There is a relatively common sentiment that tester roles, as opposed to the testing activity, should disappear entirely. We see that a bit with descriptions of jobs like “Software Development Engineer in Test” (SDET) which basically just means “developer who can test” rather than “tester who can develop.” Is this evolution necessarily an unhealthy one? Let’s talk about this.
One sentiment you’ll hear, often from developers, is that the development of code without a good deal of architectural thinking before will hurt you regardless of how much testing you actually have. And by “testing” here they mean testing done by the “tester role” after the coding has been completed.
Another sentiment, that the industry has picked up on, is that a “tester role” can only be effective if it has a position directly related to development. The idea here is that having the acts of “development” and the acts of “testing” separated tends to disengage people from their accountabilities and responsibilities regarding the production of quality work.
Are Those Good Sentiments?
That first sentiment is one I would agree with to a large extent. You need testing as a design activity (putting pressure on design) rather than solely as an execution activity.
And that leads to the second sentiment.. Should the tester role (as opposed to the testing activity) be subsumed into development? I think there is an argument to be made there. However, it’s not as simple as saying the tester role should be gone.
The tester role has to evolve. That evolution is in the process of happening as we speak and has been for the last couple of years. Actually, you could argue this has been an accelerated evolution over the last decade as pressures from different approaches — like “continuous” strategies, DevOps, and agile — have shifted and refined how people conceive of the value of testing in projects.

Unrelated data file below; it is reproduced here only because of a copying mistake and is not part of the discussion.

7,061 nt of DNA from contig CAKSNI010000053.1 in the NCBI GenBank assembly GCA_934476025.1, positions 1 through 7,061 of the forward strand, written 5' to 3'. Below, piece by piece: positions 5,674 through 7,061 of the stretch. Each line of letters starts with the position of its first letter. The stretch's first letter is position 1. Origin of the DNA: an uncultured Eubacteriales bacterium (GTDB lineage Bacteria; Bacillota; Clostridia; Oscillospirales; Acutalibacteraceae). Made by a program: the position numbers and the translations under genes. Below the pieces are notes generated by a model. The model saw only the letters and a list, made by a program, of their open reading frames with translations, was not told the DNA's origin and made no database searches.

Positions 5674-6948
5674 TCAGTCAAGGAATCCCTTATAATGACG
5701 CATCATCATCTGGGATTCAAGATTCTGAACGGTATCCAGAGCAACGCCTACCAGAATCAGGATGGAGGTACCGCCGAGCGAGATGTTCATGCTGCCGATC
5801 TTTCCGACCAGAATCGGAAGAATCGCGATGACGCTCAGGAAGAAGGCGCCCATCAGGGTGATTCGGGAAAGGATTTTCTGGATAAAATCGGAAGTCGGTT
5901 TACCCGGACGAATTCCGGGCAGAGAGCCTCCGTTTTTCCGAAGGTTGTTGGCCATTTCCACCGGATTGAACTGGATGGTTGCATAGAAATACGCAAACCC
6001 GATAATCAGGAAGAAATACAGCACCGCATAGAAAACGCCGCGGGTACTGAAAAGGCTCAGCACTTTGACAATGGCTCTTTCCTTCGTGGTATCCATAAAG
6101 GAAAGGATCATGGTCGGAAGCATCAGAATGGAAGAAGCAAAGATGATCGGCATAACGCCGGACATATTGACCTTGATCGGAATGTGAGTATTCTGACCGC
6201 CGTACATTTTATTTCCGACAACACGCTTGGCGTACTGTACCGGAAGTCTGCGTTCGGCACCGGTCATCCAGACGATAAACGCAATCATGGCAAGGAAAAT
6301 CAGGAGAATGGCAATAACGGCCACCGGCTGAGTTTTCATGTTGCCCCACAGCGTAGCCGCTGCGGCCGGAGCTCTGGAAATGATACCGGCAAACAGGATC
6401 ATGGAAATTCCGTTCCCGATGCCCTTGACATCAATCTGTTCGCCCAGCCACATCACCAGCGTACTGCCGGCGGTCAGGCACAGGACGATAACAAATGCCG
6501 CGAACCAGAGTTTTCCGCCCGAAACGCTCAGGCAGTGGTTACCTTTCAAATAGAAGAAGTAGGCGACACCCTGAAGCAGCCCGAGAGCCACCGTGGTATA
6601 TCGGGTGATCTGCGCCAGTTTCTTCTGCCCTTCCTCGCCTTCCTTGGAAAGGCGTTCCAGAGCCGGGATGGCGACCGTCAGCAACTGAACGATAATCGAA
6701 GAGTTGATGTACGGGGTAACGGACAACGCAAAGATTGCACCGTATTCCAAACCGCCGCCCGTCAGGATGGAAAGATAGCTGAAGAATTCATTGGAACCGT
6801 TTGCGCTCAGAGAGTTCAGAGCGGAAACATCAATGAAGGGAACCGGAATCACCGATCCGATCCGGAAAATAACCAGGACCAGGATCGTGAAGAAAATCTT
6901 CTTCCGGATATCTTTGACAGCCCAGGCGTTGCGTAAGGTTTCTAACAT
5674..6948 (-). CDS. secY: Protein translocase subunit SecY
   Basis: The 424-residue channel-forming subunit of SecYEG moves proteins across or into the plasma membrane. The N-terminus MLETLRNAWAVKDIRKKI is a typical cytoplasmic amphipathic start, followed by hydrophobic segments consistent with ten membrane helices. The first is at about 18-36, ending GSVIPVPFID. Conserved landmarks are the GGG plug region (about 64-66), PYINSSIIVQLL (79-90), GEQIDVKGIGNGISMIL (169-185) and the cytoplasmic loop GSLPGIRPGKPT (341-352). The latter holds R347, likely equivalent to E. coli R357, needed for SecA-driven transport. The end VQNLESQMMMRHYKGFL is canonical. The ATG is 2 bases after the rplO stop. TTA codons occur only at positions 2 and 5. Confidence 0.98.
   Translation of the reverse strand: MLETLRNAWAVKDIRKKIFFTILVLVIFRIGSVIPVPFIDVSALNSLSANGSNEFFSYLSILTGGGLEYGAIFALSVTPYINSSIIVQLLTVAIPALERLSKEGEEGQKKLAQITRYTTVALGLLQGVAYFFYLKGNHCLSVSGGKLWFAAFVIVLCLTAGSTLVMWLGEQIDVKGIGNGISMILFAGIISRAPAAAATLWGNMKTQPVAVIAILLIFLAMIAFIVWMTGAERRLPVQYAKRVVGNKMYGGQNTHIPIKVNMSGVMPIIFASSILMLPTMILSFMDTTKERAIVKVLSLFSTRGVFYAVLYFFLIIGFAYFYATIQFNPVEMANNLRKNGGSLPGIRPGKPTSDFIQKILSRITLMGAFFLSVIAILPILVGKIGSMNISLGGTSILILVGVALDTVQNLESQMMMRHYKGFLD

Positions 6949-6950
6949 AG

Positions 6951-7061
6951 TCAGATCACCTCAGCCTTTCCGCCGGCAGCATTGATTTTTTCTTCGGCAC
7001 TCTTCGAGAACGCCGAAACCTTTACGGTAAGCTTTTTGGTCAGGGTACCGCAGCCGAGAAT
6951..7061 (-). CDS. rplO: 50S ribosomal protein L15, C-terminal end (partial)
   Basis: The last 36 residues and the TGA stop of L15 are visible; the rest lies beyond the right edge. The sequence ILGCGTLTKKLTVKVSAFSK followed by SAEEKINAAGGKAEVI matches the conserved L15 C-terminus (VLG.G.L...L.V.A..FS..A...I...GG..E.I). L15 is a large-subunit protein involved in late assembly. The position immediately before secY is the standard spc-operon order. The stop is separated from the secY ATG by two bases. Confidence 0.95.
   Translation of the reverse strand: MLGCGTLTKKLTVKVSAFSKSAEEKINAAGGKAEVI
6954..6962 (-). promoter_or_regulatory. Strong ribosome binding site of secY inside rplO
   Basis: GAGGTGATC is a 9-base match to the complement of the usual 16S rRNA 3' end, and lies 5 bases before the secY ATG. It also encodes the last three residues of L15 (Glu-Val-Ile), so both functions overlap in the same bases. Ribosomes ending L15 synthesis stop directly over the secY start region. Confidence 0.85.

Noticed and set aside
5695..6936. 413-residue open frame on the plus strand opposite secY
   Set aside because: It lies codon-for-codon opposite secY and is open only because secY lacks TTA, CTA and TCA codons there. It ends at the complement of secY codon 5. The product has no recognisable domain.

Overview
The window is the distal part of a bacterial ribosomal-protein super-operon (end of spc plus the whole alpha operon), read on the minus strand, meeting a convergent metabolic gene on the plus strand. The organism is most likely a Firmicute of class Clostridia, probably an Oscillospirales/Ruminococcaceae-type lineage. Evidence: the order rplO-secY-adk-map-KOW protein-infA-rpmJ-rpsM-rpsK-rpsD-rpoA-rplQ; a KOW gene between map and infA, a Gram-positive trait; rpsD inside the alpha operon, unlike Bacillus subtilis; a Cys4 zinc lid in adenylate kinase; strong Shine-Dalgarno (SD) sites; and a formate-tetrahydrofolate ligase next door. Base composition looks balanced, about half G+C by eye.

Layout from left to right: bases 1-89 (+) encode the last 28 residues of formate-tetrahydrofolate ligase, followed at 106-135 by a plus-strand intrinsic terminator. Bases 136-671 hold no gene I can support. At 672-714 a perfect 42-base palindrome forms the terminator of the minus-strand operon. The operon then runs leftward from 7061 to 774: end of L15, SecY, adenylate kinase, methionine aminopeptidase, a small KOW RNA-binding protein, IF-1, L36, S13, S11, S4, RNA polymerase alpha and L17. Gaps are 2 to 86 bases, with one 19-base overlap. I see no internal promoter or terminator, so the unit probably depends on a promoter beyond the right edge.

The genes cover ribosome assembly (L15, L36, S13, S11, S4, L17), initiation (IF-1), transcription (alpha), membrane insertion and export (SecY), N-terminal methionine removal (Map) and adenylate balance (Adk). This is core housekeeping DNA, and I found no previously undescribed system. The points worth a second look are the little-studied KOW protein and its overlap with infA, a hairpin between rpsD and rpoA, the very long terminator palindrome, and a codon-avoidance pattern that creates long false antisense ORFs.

But Evolve How?
There is value in a testing mindset distinct from that of a development mindset. For example, good and effective testers have a very solid basis for dealing with categories of error, particularly in human thinking. Testers must also have a solid basis for the construction of narrative framing as business domains become more complex.
But it’s also true that all of this has to be in service to the development of products that people value. And, as such, the role of Developer — and I do firmly believe this — has to evolve to incorporate Tester. But where there is a distinct type of personality and skill set. The industry settled a bit on the SDET concept and that, to me, was the wrong place to settle. I say that because it’s put too much emphasis on the “technical” skills to the exclusion of skills like investigation, experimentation, and exploration. It’s conflated “Tester” not with “Developer” but with “Programmer.” And, quite honestly, developers should be against that trend as well.
So The Evolution Must Continue
The traditional idea of “verifying the software to make sure it meets requirements” is testing as execution activity. But there’s also, as I said, testing as a design activity. Meaning, putting pressure on design at various levels of abstraction. One of those levels is the requirements themselves.
And this gets to a point that I think testers need to repeat more often.
In development projects, people make their most errors when they are defining and/or elaborating requirements and expectations. This is where human communication and thought are most likely to fall prey to various cognitive biases and categories of errors. Testing — regardless of who performs it — puts pressure on that communication and thought, such that what is designed is better than what it might have been otherwise.
Obviously I would have to unpack a lot of that statement so it doesn’t sound terribly theoretical. But the key thing there for me is regardless of who performs it. The practice — not discipline — of testing can be carried out by everyone. In fact, testing is a democratized activity.
But I do believe there is still a notion of specialist testers; people who specialize in the practice and discipline of testing as it relates to investigation, experimentation, and exploration. Not everyone is good at those things, particularly when they have to straddle human level concerns with technology concerns; when a social discipline has to operate in the context of a technology discipline.
This, I believe, is one of the core challenges of the modern testing specialist who also wants to be a pragmatic (as opposed to reactionary) evangelist for the discipline.